Step 4: Reconcile this feedback with your brand messaging and positioning. Evaluate your findings to see if there are any tweaks you can make to fuse your personality and expertise into your marketing strategy so that you have a more magnetic (and profitable!) presence.
You can use this information to define your brand voice and share captivating stories that are true to your personal brand and business objectives—this is what will attract your ideal opportunities, whether it’s more clients, podcast invitations, or media features.
Don’t Throw Out Your Past With The Bath Water
Now, what if you don’t think there’s anything special about your story? I would say this: Dig deeper.
Usually, there’s a series of events that led you to where you are today. I can’t tell you how many clients I’ve worked with who will say there’s nothing “special” about their story. But then as we talk, I discover they were former lawyers, nurses, phycologists, assistants, teachers, or almost-Olympians with FASCINATING stories.
I bet there is something different about your path that is absolutely interesting to someone else — but you overlook.
For example, I started my career in corporate as a technical writer and trainer over 15 years ago and still pull from experiences in my past. While on the surface it sounds pretty basic, I worked for a variety of Fortune 500 companies.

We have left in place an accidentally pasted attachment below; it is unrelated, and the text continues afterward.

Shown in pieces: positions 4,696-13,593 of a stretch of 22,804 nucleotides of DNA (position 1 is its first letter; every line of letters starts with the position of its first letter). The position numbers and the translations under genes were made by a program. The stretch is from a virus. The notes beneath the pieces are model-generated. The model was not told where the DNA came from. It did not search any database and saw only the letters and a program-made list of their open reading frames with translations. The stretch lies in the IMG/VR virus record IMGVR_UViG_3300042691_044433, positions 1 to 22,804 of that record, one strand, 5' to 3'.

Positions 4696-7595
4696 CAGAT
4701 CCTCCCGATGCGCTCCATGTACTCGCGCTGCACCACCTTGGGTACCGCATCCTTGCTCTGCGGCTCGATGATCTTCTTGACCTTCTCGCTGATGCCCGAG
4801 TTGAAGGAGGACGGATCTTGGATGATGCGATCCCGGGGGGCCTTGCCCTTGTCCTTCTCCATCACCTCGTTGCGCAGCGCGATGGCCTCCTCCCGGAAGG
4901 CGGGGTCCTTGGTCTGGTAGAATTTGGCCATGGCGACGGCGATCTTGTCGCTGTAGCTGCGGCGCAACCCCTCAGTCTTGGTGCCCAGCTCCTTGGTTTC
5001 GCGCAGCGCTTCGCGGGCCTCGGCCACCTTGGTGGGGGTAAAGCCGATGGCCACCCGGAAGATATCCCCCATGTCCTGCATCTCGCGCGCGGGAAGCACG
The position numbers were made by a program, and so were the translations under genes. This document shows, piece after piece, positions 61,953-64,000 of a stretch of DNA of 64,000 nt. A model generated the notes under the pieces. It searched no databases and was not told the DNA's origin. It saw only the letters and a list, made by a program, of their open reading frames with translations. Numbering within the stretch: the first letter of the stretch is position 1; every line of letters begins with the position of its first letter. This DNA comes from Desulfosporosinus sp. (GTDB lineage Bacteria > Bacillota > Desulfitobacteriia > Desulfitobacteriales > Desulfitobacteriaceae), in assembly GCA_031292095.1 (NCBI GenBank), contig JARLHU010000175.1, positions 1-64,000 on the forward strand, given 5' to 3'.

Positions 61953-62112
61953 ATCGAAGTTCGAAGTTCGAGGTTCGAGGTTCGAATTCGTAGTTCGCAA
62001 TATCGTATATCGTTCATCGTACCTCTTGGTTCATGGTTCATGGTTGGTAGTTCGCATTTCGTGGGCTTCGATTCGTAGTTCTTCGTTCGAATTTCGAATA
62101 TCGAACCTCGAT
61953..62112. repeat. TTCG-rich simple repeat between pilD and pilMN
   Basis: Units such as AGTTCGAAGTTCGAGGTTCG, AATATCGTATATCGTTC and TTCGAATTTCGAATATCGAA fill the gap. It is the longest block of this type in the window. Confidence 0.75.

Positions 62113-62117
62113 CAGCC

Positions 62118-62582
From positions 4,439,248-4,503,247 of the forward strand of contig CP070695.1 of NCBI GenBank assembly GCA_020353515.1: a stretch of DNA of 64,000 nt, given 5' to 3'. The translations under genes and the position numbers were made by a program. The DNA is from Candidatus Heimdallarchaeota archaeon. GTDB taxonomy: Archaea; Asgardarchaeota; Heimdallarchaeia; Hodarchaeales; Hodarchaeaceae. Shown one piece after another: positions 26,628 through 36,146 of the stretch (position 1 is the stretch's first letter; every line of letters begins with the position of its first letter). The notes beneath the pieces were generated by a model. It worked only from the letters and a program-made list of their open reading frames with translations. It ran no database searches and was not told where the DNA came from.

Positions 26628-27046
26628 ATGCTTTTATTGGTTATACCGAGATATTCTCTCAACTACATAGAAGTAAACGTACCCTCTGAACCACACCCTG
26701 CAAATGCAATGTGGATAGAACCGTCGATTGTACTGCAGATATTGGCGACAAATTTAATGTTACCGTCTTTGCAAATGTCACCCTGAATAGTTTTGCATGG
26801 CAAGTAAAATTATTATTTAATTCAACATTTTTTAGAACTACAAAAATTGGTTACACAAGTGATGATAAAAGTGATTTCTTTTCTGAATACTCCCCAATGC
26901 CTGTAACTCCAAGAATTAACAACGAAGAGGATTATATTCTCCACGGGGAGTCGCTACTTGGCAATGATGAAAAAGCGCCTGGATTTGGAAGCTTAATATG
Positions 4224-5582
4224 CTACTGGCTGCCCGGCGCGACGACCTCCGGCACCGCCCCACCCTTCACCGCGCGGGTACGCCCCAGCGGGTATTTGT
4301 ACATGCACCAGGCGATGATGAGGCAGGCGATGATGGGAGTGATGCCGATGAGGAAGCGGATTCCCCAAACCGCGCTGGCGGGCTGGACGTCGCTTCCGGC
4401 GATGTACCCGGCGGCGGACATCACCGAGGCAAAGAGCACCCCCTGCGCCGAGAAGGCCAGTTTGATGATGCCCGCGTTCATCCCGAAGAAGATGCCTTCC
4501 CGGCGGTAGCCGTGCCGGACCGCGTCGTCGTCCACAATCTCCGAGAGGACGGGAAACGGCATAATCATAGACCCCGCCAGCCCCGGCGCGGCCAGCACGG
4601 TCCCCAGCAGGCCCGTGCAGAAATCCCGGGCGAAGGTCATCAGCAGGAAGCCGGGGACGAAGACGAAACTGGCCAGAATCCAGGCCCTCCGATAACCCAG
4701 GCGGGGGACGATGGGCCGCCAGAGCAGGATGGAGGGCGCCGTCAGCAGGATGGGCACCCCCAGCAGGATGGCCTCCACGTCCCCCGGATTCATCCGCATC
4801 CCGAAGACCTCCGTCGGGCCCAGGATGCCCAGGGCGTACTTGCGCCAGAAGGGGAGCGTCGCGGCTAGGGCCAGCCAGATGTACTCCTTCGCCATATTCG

My path to entrepreneurship might as well have been lined with Legos and not always filled with the best experiences. But those experiences gave me plenty of stories to tell and lessons to share.
In fact, in 2017, I wrote my first book From Nine to Thrive, which is a compilation of lessons from my past experiences just as it is a personal branding guide. It still sells consistently to this day.
So, you see, YOUR past can also be an important part of your brand story today.
Pull from your wins, losses, and struggles. Use them to show why you’re an expert in your industry. Use these stories to share your brand story and connect with people who are going through the same thing and need your solutions. Your past is also a way to show that you’re not trying to fake perfection and show that you’re human too.
Making It All Add Up
Ultimately, when your “people” (aka target audience) find you, they should stalk you and immediately feel like they’ve found someone they want to know more about.
They should bookmark your website, subscribe to your email list, send you a LinkedIn message, and eagerly take out their credit card to buy whatever it is you’re selling because they trust your expertise.
So, really, it all comes down to how effective you are with getting your unique message in front of the right people.
Is your voice engraved in your LinkedIn posts, website copy, About page, and digital presence like the initials of childhood sweethearts carved into a tree?
As you think about the best ways to connect with your audience, remember this: Behind every successful brand is heart and soul.
Your “story” is the heart. Your “message” is the soul. No matter what you do, make sure there’s a place for both in your digital presence.